From the earliest studies, it has been known that JoRRP is associated with a more aggressive course than AoRRP; and even within JoRRP, onset at younger age has been associated with more aggressive course than older age. Our large dataset permitted exploratory data analysis in which we could visualize the proportion of subjects who went on to have an aggressive clinical course as a function of age at diagnosis. It appears that the proportion remains high to the age of 5 years, drops between the ages of 5 and 10 years, and remains low thereafter.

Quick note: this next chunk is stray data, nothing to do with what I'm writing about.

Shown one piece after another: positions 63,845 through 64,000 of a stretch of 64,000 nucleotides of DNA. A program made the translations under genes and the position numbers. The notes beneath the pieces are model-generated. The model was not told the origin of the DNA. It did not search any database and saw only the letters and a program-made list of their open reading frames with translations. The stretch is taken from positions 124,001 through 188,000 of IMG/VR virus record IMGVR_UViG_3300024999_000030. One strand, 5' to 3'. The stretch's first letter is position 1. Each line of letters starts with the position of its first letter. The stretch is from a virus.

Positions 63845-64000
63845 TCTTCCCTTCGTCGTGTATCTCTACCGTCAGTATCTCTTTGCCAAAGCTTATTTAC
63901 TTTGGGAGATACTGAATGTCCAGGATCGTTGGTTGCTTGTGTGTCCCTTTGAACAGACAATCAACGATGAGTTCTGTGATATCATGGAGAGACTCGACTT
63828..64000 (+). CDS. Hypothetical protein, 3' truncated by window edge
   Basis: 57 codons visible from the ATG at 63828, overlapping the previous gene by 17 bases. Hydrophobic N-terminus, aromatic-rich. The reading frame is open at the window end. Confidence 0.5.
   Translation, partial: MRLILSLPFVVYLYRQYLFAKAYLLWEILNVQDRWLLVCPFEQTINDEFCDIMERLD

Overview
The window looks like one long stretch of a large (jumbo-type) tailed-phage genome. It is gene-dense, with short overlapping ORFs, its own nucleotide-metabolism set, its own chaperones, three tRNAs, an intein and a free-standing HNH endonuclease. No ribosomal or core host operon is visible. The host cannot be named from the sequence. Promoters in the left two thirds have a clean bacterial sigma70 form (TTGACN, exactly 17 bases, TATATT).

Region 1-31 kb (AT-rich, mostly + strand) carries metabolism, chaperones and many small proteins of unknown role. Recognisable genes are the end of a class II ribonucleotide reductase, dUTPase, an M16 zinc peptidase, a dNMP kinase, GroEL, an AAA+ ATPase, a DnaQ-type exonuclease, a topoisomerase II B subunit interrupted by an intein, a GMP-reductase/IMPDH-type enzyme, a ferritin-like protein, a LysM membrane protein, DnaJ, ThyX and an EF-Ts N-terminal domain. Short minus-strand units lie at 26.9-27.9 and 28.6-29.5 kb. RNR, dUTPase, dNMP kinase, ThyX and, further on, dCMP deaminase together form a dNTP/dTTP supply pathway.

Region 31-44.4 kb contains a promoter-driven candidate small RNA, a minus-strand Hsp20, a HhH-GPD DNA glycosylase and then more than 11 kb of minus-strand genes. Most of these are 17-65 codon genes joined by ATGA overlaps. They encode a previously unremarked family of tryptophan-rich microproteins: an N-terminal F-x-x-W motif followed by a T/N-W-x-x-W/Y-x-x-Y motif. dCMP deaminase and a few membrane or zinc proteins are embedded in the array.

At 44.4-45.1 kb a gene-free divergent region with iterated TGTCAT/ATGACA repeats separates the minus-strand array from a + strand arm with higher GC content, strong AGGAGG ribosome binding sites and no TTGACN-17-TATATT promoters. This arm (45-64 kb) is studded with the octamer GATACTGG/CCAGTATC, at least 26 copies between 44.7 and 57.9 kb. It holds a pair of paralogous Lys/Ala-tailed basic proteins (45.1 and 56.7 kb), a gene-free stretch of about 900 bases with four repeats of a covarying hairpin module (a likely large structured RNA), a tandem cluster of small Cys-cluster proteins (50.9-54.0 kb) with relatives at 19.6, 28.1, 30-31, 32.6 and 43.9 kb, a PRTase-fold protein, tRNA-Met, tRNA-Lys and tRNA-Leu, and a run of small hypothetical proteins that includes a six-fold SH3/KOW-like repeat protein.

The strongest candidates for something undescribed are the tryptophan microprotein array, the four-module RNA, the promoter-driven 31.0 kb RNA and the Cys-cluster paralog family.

The reason for the relationship between young age and aggressiveness is not known but may reflect airway size and/or the dynamics of the neonatal and infant immune system. Most people who encounter HPV, clear [24], or at least contain, the virus and the quintessential question in all HPV disease is why and how do the unfortunate few develop pathology. Across the spectrum of HPV diseases, evasion of the immune system, through multiple pathways, has been demonstrated [25]. In RRP, the exploration of a HPV-specific immunodeficiency has been led by Vincent Bonagura and his collaborators and mentees at North Shore-LIJ Health System, NY, USA. Over several decades and many studies, they have shown a recurring theme of a down regulated innate and adaptive immune response to HPV6 and HPV11 in those with RRP and even more so in those with the most severe disease. The downregulation is most evident within the papilloma itself. Papillomas resolve when large numbers of lymphocytes infiltrate the neoplasm [26] but alas in RRP, that either does not happen or is slow to occur. HPV-specific T cells from RRP patients showed reduced IL-2 secretion and behave as if anergic [27]. Th2-like chemokines are overexpressed in the plasma of patients with RRP and correlate with disease severity [28]. Further, these chemokines are produced by infected keratinocytes thereby inhibiting a local adaptive immune response. Plasma levels of the same chemokines decrease as patients go into remission. Even at the level of germ line genetic susceptibility, there have been associations found between the major histocompatibility complex and RRP. Bonagura et al demonstrated that HLA DRB1*0301 and DQB1*0201 are disproportionately present in people with RRP [29] and may influence the disease course. Notwithstanding these immunologic insights, there is no RRP-specific clear line from these mechanisms of HPV-specific anergy through the immunologic dynamics in the first five years of life. Or perhaps it has less to do with the age at diagnosis being less than 5 years and more to do with incident infection having taken place at birth. The neonatal innate immune system is biased against the production of pro-inflammatory cytokines (strong Th2-cell bias) [30] and predisposed towards tolerance. The chronology of incident infection has been studied in women. The humoral immune response is slow, weak and many do not seroconvert [31]. Perhaps that immune system is more likely to be absent or be slower in neonates than in older children and adults.